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New Study: Solar Grid Parity is Here Today

By |April 3rd, 2012|

A definitive new LCOE study says solar has achieved parity.

Solar materials prices are down, financing is more accessible and technology has extended solar system life. The result:  The price of solar energy-generated electricity, calculated by a legitimate levelized cost of energy (LCOE) method, is now competitive in many regions with the price of electricity generated by conventional sources.

To be clear, this review of solar photovoltaic LCOE is not one of those “if coal and nuclear paid for the real harm they do” analyses. It is a hard look at the actual numbers.

The study’s biggest surprise, said co-author Joshua Pearce, Materials Science and Mechanical Engineering Professor at Queen’s University and Michigan Technological University, was how much outdated information and misinformation there is about the price of residential and small/medium system solar energy. “We have reached a tipping point,” he said. “Solar has gone past grid parity.”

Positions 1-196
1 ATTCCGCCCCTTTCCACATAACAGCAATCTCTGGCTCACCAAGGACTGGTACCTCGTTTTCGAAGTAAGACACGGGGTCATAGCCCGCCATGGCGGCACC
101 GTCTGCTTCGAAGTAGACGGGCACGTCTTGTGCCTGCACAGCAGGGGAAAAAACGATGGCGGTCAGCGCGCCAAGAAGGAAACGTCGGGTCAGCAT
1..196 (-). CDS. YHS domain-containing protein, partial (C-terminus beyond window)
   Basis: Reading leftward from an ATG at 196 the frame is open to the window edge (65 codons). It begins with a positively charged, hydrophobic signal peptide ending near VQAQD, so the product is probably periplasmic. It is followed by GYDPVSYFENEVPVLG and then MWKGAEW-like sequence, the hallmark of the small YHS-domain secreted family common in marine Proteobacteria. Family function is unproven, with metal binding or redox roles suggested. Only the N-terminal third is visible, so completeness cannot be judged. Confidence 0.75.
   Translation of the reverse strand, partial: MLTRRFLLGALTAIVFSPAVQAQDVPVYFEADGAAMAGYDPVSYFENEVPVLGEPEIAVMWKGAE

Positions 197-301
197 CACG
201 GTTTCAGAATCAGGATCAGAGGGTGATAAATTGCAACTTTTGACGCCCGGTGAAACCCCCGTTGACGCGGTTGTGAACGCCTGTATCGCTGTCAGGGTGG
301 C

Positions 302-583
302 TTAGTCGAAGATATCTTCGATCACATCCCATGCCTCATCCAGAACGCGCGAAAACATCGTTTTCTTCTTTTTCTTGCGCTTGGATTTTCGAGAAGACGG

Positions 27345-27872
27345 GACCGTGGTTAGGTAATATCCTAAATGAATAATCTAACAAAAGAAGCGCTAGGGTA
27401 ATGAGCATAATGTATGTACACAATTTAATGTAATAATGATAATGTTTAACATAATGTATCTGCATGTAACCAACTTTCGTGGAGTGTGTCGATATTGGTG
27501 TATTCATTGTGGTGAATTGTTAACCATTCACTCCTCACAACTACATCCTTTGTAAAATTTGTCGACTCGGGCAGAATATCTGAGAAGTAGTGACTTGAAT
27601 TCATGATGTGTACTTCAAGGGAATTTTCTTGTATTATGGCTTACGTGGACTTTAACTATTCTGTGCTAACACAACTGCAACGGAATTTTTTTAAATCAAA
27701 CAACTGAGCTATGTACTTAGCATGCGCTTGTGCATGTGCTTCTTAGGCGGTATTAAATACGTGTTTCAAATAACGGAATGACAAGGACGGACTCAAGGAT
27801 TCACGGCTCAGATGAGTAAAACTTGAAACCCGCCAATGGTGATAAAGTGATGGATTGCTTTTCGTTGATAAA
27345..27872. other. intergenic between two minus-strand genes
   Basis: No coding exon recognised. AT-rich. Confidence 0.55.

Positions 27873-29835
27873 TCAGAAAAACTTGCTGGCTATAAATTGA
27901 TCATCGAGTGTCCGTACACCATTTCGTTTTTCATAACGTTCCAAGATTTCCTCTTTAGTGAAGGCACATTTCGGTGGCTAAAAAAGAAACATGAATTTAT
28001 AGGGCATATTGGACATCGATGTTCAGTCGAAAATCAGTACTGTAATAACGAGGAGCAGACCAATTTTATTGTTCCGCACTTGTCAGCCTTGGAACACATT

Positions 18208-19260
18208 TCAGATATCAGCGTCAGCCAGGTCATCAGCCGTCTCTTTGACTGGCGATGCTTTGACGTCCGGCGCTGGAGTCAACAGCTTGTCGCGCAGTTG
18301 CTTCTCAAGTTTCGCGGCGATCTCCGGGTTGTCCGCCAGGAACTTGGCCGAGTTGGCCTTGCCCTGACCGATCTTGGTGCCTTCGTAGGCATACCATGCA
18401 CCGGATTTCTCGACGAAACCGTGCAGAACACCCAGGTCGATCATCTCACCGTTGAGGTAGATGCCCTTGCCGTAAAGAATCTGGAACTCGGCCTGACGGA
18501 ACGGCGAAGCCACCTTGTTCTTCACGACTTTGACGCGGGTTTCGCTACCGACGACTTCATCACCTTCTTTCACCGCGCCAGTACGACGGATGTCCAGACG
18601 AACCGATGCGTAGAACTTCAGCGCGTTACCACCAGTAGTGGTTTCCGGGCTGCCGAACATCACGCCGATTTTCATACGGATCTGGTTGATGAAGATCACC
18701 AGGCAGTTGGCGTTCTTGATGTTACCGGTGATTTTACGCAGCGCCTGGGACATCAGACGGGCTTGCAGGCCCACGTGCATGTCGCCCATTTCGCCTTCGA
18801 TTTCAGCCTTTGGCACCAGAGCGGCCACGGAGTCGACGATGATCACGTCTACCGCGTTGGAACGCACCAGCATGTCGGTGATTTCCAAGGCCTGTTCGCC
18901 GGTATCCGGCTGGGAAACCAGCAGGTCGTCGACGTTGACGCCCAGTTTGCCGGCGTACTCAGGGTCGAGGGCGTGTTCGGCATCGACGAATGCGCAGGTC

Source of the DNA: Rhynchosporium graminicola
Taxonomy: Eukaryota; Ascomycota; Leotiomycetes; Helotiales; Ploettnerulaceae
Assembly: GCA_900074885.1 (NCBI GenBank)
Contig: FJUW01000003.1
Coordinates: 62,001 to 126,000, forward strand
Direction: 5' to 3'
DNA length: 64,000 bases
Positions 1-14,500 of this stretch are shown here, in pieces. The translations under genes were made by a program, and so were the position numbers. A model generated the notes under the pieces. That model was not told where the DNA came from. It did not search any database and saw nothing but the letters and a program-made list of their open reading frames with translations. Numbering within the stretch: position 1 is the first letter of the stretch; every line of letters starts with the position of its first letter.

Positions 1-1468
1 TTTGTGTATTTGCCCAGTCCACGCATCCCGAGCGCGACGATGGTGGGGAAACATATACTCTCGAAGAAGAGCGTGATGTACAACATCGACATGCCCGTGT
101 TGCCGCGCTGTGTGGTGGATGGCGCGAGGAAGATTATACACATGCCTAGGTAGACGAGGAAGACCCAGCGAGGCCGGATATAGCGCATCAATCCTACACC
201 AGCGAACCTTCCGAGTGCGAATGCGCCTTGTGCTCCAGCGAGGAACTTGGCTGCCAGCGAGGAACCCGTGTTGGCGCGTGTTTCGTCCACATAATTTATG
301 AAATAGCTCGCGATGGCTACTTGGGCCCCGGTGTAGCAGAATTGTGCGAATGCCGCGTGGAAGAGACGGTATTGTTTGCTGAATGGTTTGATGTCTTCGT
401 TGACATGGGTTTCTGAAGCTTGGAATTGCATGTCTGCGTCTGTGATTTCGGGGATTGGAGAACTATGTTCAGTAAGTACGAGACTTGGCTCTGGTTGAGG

Parity, according to the study, is “the lifetime generation cost […]

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Nuclear Failure in California Could be a Big Test for Solar

By |April 3rd, 2012|

Solar has suddenly become much more important in Southern California because of the outage at the San Onofre Nuclear Generating Station (SONGS).

San Diego Gas & Electric (SDG&E), California’s third biggest investor owned utility, could lose fifteen percent to twenty percent loss of its base load electricity. “SDG&E, along with the California transmission system operator and Southern California Edison (SCE), are working together right now on contingency planning for the possibility that those two large units could be offline this summer,” said SDG&E spokesperson Jennifer Ramp.

SDG&E, Ramp added, will bring its new 500-kilovolt Sunrise Powerlink transmission line into service in early summer. Designed to deliver 1,000 megawatts of regional solar and wind that are not yet in service, Sunrise will carry extra fossil generation this summer — if it is available.

But, Ramp said, “you could be looking at a very unique situation,” adding, “We could be asking our customers to conserve […]

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What to do before you Go Solar

By |March 27th, 2012|